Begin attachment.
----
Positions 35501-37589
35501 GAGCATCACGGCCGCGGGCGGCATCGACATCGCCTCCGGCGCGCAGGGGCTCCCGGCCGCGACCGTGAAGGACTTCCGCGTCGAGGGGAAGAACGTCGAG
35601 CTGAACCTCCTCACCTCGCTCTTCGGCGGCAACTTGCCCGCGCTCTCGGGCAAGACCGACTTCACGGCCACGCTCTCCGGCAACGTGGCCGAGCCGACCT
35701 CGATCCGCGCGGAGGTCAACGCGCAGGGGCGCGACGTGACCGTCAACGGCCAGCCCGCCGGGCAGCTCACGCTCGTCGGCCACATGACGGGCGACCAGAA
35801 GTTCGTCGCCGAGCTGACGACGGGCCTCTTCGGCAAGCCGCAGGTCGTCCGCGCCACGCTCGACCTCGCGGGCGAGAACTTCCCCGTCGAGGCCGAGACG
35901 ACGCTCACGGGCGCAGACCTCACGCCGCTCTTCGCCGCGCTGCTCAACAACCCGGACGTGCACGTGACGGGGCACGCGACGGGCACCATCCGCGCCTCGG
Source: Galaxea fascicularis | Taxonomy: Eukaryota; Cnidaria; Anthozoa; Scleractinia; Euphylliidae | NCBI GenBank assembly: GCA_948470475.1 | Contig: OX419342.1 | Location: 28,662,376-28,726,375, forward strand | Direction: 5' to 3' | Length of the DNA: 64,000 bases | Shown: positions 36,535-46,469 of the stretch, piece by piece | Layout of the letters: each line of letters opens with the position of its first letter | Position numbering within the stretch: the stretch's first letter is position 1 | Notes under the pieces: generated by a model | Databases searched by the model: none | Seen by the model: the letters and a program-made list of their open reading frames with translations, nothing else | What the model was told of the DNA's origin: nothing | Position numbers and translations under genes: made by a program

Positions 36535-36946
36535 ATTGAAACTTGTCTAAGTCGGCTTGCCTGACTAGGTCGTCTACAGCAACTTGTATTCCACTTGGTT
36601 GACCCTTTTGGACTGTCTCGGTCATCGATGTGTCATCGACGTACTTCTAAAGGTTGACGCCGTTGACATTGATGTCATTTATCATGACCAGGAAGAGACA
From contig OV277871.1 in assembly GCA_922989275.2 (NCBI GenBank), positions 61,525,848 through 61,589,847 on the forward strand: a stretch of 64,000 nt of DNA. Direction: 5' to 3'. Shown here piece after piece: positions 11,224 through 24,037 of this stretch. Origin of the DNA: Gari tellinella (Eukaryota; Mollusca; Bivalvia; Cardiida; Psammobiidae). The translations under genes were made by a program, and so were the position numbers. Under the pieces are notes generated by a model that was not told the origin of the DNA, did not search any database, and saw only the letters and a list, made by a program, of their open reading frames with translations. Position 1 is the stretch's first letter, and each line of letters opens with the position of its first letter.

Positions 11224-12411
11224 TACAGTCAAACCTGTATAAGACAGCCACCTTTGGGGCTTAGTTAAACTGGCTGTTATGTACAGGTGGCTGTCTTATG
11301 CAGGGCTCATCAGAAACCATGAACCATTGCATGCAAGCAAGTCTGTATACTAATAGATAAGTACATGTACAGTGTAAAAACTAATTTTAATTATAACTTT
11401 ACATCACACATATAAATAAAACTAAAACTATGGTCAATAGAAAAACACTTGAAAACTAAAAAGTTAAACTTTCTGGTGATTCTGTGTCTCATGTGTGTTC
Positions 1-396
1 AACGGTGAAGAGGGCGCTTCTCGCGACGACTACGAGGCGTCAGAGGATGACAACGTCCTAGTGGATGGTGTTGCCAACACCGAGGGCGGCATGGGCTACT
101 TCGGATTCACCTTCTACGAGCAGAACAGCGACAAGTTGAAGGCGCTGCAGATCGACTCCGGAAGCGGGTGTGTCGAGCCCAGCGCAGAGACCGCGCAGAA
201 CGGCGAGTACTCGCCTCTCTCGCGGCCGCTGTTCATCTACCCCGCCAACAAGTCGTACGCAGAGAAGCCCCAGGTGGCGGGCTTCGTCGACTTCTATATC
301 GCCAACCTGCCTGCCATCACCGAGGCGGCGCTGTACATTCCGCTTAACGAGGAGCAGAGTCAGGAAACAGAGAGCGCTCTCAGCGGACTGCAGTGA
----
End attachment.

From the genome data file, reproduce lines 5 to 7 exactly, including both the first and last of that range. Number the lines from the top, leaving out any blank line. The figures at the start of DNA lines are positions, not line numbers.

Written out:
35801 GTTCGTCGCCGAGCTGACGACGGGCCTCTTCGGCAAGCCGCAGGTCGTCCGCGCCACGCTCGACCTCGCGGGCGAGAACTTCCCCGTCGAGGCCGAGACG
35901 ACGCTCACGGGCGCAGACCTCACGCCGCTCTTCGCCGCGCTGCTCAACAACCCGGACGTGCACGTGACGGGGCACGCGACGGGCACCATCCGCGCCTCGG
Source: Galaxea fascicularis | Taxonomy: Eukaryota; Cnidaria; Anthozoa; Scleractinia; Euphylliidae | NCBI GenBank assembly: GCA_948470475.1 | Contig: OX419342.1 | Location: 28,662,376-28,726,375, forward strand | Direction: 5' to 3' | Length of the DNA: 64,000 bases | Shown: positions 36,535-46,469 of the stretch, piece by piece | Layout of the letters: each line of letters opens with the position of its first letter | Position numbering within the stretch: the stretch's first letter is position 1 | Notes under the pieces: generated by a model | Databases searched by the model: none | Seen by the model: the letters and a program-made list of their open reading frames with translations, nothing else | What the model was told of the DNA's origin: nothing | Position numbers and translations under genes: made by a program